The Eurasian nuthatch or wood nuthatch (Sitta europaea) is a small passerine bird found throughout temperate Asia and in Europe, where its name is the nuthatch. Like other nuthatches, it is a short-tailed bird with a long bill, blue-grey upperparts and a black eye-stripe. It is a vocal bird with a repeated loud dwip call. There are more than 20 subspecies in three main groups; birds in the west of the range have orange-buff underparts and a white throat, those in Russia have whitish underparts, and those in the Far East have a similar appearance to European birds, but lack the white throat.
The preferred habitat is mature deciduous or mixed woodland with large, old trees, preferably oak. Pairs hold permanent territories, and nest in tree holes, usually old woodpecker nests, but sometimes natural cavities. If the entrance to the hole is too large, the female plasters it with mud to reduce its size, and often coats the inside of the cavity too. The 6–9 red-speckled white eggs are laid on a deep base of pine or other wood chips.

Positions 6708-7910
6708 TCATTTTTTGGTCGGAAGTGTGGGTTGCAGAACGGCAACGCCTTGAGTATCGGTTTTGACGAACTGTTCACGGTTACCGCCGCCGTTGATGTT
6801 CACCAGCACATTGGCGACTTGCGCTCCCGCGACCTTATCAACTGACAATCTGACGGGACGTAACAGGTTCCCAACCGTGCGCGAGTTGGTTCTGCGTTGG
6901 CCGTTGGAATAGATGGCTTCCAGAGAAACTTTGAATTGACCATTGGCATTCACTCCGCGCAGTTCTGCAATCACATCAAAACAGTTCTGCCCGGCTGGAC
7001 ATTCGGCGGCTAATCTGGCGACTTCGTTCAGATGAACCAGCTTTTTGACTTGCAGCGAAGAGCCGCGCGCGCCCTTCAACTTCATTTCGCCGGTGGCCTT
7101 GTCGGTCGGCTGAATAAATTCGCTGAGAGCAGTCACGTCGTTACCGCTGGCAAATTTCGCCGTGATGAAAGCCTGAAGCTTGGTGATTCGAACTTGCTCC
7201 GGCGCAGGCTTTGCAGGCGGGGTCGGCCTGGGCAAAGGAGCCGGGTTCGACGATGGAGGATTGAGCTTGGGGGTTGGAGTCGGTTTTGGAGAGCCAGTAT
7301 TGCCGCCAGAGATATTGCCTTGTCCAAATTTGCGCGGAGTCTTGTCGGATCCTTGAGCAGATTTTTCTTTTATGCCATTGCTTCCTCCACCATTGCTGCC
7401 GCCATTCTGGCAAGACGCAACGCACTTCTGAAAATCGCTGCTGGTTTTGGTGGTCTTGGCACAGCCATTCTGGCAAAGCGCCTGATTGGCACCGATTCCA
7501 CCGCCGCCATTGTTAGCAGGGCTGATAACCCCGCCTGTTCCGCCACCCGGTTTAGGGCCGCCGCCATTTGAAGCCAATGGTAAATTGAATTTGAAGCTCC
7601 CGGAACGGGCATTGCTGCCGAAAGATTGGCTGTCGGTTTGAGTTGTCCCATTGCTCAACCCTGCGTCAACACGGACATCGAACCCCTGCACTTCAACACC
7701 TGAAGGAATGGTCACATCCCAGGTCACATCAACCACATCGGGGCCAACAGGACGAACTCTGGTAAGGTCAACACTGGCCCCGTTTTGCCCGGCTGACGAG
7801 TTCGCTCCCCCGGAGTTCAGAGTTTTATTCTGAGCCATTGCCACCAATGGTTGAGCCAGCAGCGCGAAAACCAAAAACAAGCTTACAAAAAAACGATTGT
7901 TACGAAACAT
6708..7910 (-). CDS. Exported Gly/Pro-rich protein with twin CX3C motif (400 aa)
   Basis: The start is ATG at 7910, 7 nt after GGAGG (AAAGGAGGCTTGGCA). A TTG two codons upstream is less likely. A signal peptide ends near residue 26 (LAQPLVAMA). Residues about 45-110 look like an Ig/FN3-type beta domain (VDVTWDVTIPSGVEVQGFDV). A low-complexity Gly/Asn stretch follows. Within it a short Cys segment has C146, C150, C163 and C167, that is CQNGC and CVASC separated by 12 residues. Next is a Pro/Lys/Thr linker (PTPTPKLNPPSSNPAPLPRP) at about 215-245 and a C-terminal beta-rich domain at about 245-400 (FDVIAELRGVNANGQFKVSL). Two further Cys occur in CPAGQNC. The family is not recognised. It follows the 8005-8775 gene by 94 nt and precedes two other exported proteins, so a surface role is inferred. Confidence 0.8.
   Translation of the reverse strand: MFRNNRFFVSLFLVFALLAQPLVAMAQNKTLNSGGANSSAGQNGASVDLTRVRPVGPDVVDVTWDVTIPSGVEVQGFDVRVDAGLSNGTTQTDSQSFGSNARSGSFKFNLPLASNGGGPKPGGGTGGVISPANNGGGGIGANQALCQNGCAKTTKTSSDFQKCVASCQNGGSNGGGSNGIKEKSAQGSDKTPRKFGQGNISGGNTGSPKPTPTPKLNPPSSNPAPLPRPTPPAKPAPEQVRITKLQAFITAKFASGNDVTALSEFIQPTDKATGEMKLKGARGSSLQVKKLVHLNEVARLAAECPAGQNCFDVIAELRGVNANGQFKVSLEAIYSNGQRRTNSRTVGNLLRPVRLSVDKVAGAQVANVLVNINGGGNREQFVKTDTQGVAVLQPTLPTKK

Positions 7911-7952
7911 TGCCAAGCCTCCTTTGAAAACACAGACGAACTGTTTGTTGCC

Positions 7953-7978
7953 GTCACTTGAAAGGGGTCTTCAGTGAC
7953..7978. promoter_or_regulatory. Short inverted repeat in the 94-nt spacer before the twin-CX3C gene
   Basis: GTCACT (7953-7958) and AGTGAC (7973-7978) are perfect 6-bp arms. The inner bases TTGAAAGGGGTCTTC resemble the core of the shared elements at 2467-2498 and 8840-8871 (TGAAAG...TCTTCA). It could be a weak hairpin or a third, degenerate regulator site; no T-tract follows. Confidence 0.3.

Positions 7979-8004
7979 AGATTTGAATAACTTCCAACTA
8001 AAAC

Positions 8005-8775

The Eurasian nuthatch eats mainly insects, particularly caterpillars and beetles, although in autumn and winter its diet is supplemented with nuts and seeds. The young are fed mainly on insects, with some seeds, food items mainly being found on tree trunks and large branches. The nuthatch can forage when descending trees head first, as well as when climbing. It readily visits bird tables, eating fatty man-made food items as well as seeds. It is an inveterate hoarder, storing food year-round. Its main natural predator is the Eurasian sparrowhawk.
Fragmentation of woodland can lead to local losses of breeding birds, but the species' range is still expanding. It has a large population and huge breeding area, and is therefore classified by the International Union for Conservation of Nature (IUCN) as being of least concern.